Tooltips are user-initiated messages that provide additional information about an element or function on a page. While tooltips are not new to the Internet, they are often misapplied.
Tooltips are nothing new, but they are still misused.
Designing the best teaching tooltips
What are tooltips and why should you use them?
Definition: tooltip Is a short informative message that appears when a user interacts with an item in a graphical user interface (GUI). Tooltips are usually triggered in one of two ways: a mouse-over gesture or a keyboard-hover gesture.
(If you’re wondering what keyboard hover is: to access hot spots on a page, users can usually move the mouse over or navigate them with the keyboard. Keyboard hover means keeping the keyboard focus on the same element.)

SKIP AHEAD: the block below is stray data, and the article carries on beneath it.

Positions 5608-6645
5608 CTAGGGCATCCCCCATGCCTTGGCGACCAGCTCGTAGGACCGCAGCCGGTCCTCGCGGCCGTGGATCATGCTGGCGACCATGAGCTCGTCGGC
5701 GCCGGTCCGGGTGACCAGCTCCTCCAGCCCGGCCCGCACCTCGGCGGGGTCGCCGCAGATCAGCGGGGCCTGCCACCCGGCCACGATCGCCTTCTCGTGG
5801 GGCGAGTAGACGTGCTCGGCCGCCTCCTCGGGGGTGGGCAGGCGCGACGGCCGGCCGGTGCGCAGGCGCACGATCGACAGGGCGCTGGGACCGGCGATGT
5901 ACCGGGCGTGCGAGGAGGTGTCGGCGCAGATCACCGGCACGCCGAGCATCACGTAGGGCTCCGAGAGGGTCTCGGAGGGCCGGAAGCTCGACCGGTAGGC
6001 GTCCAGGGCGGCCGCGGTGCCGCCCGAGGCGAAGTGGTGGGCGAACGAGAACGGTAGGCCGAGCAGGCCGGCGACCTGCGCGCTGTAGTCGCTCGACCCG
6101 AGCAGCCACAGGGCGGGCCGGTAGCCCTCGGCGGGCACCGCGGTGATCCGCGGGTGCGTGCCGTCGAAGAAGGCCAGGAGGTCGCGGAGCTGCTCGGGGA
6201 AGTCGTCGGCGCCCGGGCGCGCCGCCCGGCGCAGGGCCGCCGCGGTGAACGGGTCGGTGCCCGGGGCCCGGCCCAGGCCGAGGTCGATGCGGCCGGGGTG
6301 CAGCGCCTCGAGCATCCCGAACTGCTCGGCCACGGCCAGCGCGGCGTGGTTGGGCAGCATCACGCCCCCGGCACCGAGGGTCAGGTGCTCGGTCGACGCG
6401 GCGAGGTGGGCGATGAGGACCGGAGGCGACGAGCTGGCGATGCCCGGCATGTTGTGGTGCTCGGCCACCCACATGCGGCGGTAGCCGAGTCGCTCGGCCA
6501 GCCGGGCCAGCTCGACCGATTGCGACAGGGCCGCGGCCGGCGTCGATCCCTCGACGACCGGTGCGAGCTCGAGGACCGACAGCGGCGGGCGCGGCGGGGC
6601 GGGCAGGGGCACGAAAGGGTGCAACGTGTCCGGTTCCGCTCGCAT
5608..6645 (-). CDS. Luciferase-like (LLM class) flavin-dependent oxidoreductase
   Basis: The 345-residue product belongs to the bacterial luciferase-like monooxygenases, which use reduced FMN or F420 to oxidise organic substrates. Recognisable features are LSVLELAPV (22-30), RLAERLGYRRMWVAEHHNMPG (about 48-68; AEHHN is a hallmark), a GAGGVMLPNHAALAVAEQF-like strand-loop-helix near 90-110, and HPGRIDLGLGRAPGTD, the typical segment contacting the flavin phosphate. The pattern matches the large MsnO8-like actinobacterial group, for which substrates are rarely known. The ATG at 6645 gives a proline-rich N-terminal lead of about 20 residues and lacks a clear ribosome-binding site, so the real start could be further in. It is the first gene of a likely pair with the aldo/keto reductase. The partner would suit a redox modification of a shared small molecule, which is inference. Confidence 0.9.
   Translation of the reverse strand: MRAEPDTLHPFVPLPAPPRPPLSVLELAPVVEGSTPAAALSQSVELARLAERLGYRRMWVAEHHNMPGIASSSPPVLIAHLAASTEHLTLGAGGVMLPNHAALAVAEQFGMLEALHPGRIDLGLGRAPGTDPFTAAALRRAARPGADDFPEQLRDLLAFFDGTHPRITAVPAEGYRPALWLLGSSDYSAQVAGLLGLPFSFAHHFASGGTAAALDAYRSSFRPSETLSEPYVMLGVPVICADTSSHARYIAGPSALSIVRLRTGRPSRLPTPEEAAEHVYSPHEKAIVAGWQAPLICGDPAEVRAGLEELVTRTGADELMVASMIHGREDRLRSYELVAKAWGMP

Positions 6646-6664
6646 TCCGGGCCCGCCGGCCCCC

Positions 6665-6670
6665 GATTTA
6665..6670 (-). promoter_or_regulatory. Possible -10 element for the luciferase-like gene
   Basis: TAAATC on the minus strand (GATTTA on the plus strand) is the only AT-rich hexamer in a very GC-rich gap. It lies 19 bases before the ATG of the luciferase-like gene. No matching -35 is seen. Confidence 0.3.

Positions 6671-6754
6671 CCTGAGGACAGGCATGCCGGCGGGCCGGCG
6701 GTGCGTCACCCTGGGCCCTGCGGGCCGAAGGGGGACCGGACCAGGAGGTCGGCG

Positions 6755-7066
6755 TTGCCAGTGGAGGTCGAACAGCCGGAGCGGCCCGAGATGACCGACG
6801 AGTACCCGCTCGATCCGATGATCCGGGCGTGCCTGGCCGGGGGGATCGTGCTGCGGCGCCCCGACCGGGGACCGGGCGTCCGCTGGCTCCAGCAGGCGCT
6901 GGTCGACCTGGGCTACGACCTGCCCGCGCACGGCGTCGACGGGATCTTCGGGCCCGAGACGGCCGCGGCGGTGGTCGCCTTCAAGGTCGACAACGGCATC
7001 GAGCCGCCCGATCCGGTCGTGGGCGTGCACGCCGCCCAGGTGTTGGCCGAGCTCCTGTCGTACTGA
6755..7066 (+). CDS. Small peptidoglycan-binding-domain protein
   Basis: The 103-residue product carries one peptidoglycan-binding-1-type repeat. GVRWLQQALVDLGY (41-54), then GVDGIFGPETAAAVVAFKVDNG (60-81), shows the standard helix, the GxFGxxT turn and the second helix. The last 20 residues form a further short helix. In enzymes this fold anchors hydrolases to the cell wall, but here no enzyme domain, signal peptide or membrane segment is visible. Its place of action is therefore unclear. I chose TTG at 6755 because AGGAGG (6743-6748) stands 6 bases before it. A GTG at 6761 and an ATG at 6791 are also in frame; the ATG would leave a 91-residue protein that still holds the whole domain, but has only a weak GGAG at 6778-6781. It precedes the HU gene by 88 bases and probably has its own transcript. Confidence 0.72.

Tooltips can be attached to any active element on the page (icons, text links, buttons, etc.). They describe or explain an item. Thus, tooltips are very contextual and specific and do not explain the big picture or the entire flow of tasks.
One of the important aspects of prompts is that they are user triggered. Therefore, prompts that appear independently on the pages informing users about new functions or how to use certain functions are not tooltips.
Since tooltips are initiated by a hover gesture, they can only be used on devices with a mouse or keyboard. They are usually not available on touchscreens. (In the future, tooltips may be triggered on eye-tracking devices when the user’s gaze lingers on a GUI element for some time.)
Tooltips (Tooltips) vs… Dialog Tooltips (Popup Tips)